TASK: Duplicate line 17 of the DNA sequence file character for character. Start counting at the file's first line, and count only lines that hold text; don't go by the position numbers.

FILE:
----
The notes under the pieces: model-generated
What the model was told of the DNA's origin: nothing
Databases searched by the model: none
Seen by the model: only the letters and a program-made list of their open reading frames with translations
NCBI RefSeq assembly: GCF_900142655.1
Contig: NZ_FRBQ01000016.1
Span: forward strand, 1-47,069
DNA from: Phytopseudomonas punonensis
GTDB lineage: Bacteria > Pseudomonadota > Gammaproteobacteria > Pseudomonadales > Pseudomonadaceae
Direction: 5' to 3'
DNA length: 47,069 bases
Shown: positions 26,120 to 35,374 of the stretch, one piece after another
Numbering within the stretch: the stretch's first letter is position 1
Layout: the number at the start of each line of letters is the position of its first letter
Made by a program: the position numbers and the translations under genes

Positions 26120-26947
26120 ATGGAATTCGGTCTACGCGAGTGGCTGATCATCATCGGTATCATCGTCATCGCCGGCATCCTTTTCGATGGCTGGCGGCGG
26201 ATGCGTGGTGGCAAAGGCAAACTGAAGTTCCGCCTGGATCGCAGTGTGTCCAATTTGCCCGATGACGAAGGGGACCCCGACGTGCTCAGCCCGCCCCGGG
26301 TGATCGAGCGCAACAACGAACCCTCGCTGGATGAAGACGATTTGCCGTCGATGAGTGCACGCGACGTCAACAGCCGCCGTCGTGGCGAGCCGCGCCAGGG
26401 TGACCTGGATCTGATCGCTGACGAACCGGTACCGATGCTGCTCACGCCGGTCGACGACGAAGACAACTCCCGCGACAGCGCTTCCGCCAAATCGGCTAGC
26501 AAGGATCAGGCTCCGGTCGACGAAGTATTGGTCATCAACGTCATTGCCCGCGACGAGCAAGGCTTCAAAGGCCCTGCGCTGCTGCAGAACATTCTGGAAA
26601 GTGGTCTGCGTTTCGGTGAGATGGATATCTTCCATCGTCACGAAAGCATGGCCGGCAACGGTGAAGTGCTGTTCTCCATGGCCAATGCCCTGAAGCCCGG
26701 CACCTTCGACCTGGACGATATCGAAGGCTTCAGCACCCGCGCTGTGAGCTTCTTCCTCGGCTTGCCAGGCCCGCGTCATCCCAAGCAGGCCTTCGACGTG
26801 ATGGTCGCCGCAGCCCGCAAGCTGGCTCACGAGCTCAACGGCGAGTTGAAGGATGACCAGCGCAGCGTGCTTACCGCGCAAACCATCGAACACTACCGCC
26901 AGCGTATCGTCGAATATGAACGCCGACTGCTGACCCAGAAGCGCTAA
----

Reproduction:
26120 ATGGAATTCGGTCTACGCGAGTGGCTGATCATCATCGGTATCATCGTCATCGCCGGCATCCTTTTCGATGGCTGGCGGCGG